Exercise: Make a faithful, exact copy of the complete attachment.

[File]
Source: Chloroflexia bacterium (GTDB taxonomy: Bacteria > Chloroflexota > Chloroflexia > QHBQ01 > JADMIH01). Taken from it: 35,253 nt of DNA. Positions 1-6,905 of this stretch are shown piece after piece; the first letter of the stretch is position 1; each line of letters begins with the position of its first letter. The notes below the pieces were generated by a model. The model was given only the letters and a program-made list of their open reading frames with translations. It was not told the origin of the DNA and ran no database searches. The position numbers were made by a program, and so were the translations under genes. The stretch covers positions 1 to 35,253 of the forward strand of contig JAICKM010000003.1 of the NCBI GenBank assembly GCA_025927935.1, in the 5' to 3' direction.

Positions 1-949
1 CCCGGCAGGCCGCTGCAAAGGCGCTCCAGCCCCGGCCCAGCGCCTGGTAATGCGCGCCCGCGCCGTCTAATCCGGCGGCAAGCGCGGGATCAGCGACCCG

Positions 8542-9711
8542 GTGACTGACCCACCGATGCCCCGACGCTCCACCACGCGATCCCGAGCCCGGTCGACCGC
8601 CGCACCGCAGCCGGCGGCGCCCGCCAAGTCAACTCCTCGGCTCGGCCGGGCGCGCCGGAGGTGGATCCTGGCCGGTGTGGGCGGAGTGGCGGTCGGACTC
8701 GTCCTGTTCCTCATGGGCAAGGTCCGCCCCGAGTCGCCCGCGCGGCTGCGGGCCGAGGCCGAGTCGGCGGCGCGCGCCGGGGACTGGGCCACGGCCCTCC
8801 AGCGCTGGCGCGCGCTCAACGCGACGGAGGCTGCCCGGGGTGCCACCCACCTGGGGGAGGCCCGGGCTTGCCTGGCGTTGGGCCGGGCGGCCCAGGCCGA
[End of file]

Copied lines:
Source: Chloroflexia bacterium (GTDB taxonomy: Bacteria > Chloroflexota > Chloroflexia > QHBQ01 > JADMIH01). Taken from it: 35,253 nt of DNA. Positions 1-6,905 of this stretch are shown piece after piece; the first letter of the stretch is position 1; each line of letters begins with the position of its first letter. The notes below the pieces were generated by a model. The model was given only the letters and a program-made list of their open reading frames with translations. It was not told the origin of the DNA and ran no database searches. The position numbers were made by a program, and so were the translations under genes. The stretch covers positions 1 to 35,253 of the forward strand of contig JAICKM010000003.1 of the NCBI GenBank assembly GCA_025927935.1, in the 5' to 3' direction.

Positions 1-949
1 CCCGGCAGGCCGCTGCAAAGGCGCTCCAGCCCCGGCCCAGCGCCTGGTAATGCGCGCCCGCGCCGTCTAATCCGGCGGCAAGCGCGGGATCAGCGACCCG

Positions 8542-9711
8542 GTGACTGACCCACCGATGCCCCGACGCTCCACCACGCGATCCCGAGCCCGGTCGACCGC
8601 CGCACCGCAGCCGGCGGCGCCCGCCAAGTCAACTCCTCGGCTCGGCCGGGCGCGCCGGAGGTGGATCCTGGCCGGTGTGGGCGGAGTGGCGGTCGGACTC
8701 GTCCTGTTCCTCATGGGCAAGGTCCGCCCCGAGTCGCCCGCGCGGCTGCGGGCCGAGGCCGAGTCGGCGGCGCGCGCCGGGGACTGGGCCACGGCCCTCC
8801 AGCGCTGGCGCGCGCTCAACGCGACGGAGGCTGCCCGGGGTGCCACCCACCTGGGGGAGGCCCGGGCTTGCCTGGCGTTGGGCCGGGCGGCCCAGGCCGA